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Sega's Wild Action Game Looks Dead Sexy
by Jeff Marchiafava on Sep 29, 2009 at 09:54 AM
Platform PlayStation 4, Xbox One, Switch, Wii U, PlayStation 3, Xbox 360, PC
Publisher Sega
Developer Platinum Games
Rating Mature

Sega is no stranger to over-the-top games based on absurd premises, as proven by titles like MadWorld, The House of the Dead: Overkill, and Daisy Fuentes Pilates. Bayonetta, developed by Platinum Games (makers of MadWorld) and directed by Hideki Kamiya (Devil May Cry, Viewtiful Joe), looks to raise the bar for modern action games into the heavens – where the titular character can slaughter any angels she comes across.

Bayonetta is a witch who hunts and kills angels. Evil angels. But that’s just the beginning of her insanity; she shoots the aforementioned angels with guns attached to her feet. Her skintight outfit just happens to be made out of her own hair, which is also used to summon and create supernatural monsters. The bodies of these demons are also made up of Bayonetta’s hair, as are various torture attacks, including one where a giant high-heeled foot comes down from the sky and crushes her foes. Naturally, the more hair demons she summons, the more naked Bayonetta gets. What can you expect when Kamiya states the game’s central theme is “sexiness”?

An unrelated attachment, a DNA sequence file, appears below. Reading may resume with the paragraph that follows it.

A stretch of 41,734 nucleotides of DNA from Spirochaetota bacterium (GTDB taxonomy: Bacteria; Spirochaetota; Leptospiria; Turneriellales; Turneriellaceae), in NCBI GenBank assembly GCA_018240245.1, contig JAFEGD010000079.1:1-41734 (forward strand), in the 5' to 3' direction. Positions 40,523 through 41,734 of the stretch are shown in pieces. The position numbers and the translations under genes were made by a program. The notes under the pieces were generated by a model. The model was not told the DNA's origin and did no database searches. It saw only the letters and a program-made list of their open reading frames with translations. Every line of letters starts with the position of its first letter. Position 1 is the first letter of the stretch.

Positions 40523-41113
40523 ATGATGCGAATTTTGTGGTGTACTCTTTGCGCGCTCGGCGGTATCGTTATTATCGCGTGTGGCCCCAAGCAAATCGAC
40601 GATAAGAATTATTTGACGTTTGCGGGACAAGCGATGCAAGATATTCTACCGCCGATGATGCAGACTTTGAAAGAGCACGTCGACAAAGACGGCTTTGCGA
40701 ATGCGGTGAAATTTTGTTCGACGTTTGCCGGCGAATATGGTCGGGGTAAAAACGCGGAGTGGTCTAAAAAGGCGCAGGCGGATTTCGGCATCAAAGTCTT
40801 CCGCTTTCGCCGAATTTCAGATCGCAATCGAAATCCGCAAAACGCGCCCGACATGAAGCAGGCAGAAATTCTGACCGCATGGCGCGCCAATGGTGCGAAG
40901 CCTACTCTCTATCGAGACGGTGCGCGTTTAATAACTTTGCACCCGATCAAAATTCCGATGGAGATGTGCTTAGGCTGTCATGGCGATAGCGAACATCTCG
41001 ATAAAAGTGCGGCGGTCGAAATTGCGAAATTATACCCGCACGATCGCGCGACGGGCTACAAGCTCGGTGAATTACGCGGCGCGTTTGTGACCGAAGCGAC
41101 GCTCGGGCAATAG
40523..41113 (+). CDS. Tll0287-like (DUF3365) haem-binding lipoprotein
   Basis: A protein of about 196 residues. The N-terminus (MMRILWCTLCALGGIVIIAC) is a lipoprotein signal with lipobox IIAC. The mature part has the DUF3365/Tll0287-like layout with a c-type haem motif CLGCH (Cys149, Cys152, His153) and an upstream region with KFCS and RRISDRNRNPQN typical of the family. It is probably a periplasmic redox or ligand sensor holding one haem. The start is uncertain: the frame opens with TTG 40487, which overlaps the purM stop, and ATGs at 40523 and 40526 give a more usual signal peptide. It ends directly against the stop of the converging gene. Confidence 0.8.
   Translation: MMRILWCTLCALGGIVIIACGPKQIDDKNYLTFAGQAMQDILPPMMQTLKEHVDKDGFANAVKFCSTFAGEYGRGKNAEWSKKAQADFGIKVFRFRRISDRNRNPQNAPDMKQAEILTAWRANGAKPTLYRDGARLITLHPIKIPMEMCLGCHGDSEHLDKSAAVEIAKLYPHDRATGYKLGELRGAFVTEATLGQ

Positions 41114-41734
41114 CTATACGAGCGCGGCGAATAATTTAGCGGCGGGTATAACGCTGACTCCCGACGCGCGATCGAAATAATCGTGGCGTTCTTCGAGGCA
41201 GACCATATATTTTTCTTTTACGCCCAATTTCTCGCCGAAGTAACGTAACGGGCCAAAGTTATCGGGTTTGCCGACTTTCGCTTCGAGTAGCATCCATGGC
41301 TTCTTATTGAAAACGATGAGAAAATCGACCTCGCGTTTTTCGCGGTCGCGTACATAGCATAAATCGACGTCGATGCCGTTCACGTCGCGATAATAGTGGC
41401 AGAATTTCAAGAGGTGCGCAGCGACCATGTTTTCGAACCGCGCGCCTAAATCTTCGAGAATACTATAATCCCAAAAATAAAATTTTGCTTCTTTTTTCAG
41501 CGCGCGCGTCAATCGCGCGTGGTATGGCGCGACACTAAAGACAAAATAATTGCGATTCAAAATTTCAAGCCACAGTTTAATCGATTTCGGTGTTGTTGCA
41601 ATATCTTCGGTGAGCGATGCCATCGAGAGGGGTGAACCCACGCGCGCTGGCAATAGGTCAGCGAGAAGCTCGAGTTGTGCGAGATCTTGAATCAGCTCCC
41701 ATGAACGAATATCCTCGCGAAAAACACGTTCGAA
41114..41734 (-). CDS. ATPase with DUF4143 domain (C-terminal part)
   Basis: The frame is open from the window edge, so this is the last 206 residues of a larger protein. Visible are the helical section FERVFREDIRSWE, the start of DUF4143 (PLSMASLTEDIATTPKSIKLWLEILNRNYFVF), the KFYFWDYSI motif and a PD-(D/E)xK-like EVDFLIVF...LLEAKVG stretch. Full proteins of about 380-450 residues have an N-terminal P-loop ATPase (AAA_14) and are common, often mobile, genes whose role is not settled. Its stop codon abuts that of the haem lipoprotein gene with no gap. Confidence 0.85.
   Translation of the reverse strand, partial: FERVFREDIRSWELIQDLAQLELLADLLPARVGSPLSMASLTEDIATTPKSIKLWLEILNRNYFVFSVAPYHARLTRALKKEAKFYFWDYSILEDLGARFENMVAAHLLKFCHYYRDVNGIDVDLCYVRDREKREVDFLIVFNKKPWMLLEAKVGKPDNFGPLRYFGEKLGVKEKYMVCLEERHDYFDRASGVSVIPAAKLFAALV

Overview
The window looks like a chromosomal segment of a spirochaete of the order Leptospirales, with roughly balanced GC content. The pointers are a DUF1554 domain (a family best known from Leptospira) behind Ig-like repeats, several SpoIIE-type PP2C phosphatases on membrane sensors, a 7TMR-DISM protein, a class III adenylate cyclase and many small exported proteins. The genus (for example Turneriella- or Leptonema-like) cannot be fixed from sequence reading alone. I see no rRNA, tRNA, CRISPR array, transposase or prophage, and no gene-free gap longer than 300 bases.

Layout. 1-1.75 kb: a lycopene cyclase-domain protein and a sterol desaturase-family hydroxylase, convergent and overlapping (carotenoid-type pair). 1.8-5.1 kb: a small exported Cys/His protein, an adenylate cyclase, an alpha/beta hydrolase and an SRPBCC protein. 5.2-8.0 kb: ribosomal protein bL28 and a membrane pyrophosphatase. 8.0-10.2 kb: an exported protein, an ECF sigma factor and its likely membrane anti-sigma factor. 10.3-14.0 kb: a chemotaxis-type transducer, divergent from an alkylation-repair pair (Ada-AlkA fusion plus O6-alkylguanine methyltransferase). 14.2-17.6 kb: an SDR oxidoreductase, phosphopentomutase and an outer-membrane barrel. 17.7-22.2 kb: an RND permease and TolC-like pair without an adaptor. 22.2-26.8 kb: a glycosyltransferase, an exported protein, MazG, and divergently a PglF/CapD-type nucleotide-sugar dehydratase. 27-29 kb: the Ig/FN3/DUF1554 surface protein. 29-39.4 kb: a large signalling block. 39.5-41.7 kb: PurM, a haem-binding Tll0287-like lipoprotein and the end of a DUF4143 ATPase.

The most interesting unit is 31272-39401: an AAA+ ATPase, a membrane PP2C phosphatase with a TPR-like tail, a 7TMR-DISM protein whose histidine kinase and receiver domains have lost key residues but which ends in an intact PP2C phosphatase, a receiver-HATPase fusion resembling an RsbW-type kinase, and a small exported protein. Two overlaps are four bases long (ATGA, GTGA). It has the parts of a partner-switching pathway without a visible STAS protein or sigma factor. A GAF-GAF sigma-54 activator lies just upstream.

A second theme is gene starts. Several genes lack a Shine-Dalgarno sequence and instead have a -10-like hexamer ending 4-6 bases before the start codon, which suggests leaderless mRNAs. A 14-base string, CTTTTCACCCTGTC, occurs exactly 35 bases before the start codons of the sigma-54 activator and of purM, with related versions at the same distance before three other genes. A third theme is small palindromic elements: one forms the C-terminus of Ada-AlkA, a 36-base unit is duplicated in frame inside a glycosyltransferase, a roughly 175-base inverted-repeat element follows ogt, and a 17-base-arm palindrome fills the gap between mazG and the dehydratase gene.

Kamiya also dubs Bayonetta an “infinity climax action” game. While we’re aware of the perverted undertones, this means the unrelenting, breakneck gameplay is the beating heart underneath Bayonetta’s bawdy exterior. Gameplay comparisons to Devil May Cry are entirely appropriate, though Dante may have a hard time keeping up thanks to the additions of a free camera system and Witch Time, which slows down the action when you narrowly dodge an enemy’s attack, allowing you to set up brutal counters. The non-stop action that ensues, drenched in too many graphical flourishes to count, leaves us with racing pulses – not to mention a mild case of Attention Deficit Disorder.

While the developers strive to reach their goal of “infinity climax action,” the length of the story is anything but. Kamiya says Bayonetta will take 10 to 12 hours to complete – but he also says the team views a player’s first run through of the game as a warm-up lap. The real fun comes from mastering moves, striving for the Platinum rank (the game features a rating system similar to Viewtiful Joe), and breaking high scores. We have to wait until early next year to find out if Bayonetta achieves gameplay perfection, or if she ends up as just another witch with a bad hair day. But from what we’ve played so far, Bayonetta is looking mighty fine.

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Release Date:
January 5, 2010 (PlayStation 3, Xbox 360), 
October 24, 2014 (Wii U), 
April 11, 2017 (PC), 
February 16, 2018 (Switch), 
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